“When we started our brewery (in 2011), we were No. 8,” Paino said. “Now there are close to 40 breweries locally. We have to live up to our fullest potential. We don’t need to compare ourselves to Portland or San Diego or the Bay Area. If we do it right, it’s going to be like no other town when it comes to beer.”
While there’s plenty of excitement about Sacramento beer, there are bound to be growing pains for breweries seeking to reach that next level. Moving from a taproom-based business model, in which beer is brewed and served on-site, to a distribution model, in which the product is bottled or canned and sold to retailers, means competing for limited shelf space at grocery stores and beverage retailers.
“It certainly does introduce a new level of competition,” said Ken Anthony, owner and brewmaster at Device. “We have had a lot of interest from retailers, from the small store on the corner to BevMo. We’re not going to go into larger stores initially because their purchase orders are pretty big, and there wouldn’t be anything left for anyone else.”
Anthony knows what it’s like to be under the stresses of supply and demand. Because he didn’t take on any outside investors, he started with a relatively minuscule one-barrel brewing system when he opened last year. Problem was, his beers were winning raves and word spread. His ordeal illustrates the less-than-glamorous side of getting into the craft beer business.
“It was miserable. It took about 18 hours to do a day’s worth of brewing,” Anthony said, noting that production has nearly doubled, and he was able to pay cash for pricy new equipment.
The long hours and respect for the craft are paying dividends. Todd Fancher, the beer buyer for Corti Brothers, says he is thrilled with the quality of Anthony’s beer and is eager to stock it.
“I can’t wait for Ken to bottle. He is my favorite local brewer and his beer is phenomenal,” Fancher said. “He really nails the West Coast style of beer. It’s very hop-forward. The citrus, tropical fruit and pine that you get on his IPAs is just amazing.”
In order to keep up with demand, Device may move to a larger facility in the next two or three years.
As for the life of a brewing-scene star, Anthony and his wife, Melissa, haven’t had a vacation in some time and double-digit-hour days have become commonplace. Anthony left a job as an engineer designing bridges for a Sacramento company. “I honestly don’t take any time off,” he said. “We work every day, but that’s OK. We enjoy what we’re doing.”
One of the most significant local expansions has been Knee Deep’s. Once a 900-square-foot operation in Lincoln, Knee Deep and brewmaster/founder Jeremy Warren began winning major awards for their India pale ales and a reputation for daring and exciting flavor profiles. Now produced in an 18,000-square-foot facility in Auburn, Knee Deep’s beers have seen wide distribution throughout California and have moved into North Carolina, Michigan and New York. Production is up from 2,000 barrels last year to an expected 6,500 barrels in 2014.
Because hops and malt are in such high demand, purchase orders for these key ingredients often have to be made three years out, and breweries must calculate output well beyond what they are doing now. Knee Deep expects to double its brewing in 2015 and double again the following year, according to Jerry Moore, the chief executive officer.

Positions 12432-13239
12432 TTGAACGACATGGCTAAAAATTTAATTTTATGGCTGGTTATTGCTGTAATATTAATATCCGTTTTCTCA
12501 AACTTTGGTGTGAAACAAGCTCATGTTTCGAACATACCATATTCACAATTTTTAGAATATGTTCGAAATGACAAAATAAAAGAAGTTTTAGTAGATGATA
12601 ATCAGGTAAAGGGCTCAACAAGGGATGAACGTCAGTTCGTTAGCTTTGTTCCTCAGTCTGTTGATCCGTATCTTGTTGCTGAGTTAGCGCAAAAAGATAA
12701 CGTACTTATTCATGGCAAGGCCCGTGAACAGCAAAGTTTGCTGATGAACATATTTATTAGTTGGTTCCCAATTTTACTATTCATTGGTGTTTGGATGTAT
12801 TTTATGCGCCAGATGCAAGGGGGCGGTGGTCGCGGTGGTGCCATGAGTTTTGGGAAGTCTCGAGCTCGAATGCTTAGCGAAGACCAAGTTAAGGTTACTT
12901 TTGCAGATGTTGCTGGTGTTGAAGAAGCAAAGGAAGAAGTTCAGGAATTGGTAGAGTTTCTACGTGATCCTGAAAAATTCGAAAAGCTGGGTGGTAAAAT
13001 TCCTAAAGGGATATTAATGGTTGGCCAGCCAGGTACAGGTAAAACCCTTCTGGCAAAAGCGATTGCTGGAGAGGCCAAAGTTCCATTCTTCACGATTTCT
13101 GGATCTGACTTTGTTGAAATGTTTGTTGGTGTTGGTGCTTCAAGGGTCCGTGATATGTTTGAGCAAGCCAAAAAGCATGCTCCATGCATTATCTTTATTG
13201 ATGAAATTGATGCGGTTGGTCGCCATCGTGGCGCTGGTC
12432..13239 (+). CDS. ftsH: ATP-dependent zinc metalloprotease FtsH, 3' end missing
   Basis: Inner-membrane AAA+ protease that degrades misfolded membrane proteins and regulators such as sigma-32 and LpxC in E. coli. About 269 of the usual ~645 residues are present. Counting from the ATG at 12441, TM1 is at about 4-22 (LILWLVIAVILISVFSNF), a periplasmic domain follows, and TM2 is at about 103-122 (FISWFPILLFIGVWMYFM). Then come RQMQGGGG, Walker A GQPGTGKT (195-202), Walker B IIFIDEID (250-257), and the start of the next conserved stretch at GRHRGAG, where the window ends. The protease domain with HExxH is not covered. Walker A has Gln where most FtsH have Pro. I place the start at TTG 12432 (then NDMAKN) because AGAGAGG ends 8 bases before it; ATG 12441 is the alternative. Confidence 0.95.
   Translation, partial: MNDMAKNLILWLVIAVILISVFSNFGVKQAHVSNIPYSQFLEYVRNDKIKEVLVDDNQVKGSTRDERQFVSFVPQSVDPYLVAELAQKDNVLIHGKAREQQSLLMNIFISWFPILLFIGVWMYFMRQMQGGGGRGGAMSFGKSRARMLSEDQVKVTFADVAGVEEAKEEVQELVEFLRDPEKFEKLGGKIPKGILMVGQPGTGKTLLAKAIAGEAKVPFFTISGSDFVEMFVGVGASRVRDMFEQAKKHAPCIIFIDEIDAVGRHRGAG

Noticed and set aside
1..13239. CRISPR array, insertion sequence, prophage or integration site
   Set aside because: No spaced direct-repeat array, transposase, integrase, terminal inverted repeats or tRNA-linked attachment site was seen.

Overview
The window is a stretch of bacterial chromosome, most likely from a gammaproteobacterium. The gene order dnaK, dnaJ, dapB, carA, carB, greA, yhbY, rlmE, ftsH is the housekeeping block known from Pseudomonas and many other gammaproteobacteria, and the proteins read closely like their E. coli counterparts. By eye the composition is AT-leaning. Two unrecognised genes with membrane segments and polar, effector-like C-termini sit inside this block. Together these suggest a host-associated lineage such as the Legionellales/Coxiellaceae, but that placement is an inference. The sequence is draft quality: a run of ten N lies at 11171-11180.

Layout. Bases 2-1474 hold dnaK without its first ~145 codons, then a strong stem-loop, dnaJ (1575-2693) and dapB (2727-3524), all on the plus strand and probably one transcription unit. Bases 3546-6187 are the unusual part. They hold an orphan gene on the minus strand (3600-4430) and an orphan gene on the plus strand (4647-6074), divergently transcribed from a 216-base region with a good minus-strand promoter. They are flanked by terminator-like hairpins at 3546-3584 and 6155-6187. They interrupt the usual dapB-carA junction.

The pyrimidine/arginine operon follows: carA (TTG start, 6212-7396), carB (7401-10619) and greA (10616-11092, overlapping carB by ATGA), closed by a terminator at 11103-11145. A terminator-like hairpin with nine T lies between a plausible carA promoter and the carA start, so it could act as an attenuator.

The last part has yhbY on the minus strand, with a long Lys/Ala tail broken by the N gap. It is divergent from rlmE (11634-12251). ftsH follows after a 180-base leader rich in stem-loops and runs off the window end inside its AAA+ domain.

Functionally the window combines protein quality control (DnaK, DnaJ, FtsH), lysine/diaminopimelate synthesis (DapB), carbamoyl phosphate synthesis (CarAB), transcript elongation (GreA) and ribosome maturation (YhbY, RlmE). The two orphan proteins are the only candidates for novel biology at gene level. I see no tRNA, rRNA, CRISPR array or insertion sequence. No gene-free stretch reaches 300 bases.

Knee Deep has 22 employees and expects to hire more soon. In addition to the $500,000 in new equipment currently being installed, it plans to upgrade to a larger bottling machine next year. The cost: $500,000 to $700,000.
New Glory, which has distinguished itself by brewing beers beyond the popular IPA style, such as the American Country Farmhouse Ale, recently bought a 20-year-old bottling machine for $100,000 that fills 150 22-ounce bottles a minute. Lux is installing the equipment, which requires about 1,000 square feet of space, and expects it to be operational in about two months. Then he plans to buy a canning line for another $100,000.
Grocers like Corti Brothers are eager to taste the newest beers and willing to stock as many as possible, but there is only so much shelf space available. Which breweries will rise to prominence comes down to quality, consistency and consumer interest.
“Some will stand the test of time and some will fall by the wayside and disappear,” Fancher said.
Ryan Graham, one of the partners at Track 7, said the growth locally has been driven by an ever-more-sophisticated consumer. In tasting rooms, customers are asking about hop varieties, IBUs (the measurement of bitterness in beer) and lesser-known styles such as sour beers. When Track 7 relocates to Natomas, it will use its current facility on the edge of Curtis Park to produce sours.
But with its eye-catching bottles and cans finding their way onto more retail shelves, including in the Bay Area, Graham knows the years ahead are going to offer new challenges and competition.
“In Sacramento, the people have been extremely generous to us and have been embracing our beer,” he said. “Outside of Sacramento, we’re not the hometown team and you have to compete. It’s going to be a battle over the regional hearts and minds, but I think Sacramento’s beer easily rivals the beer in other regions.”
Graham added, “Over the past six months, the most interest for us has been from the Bay Area, which is really surprising. People are taking note that Sacramento’s beers are really phenomenal.”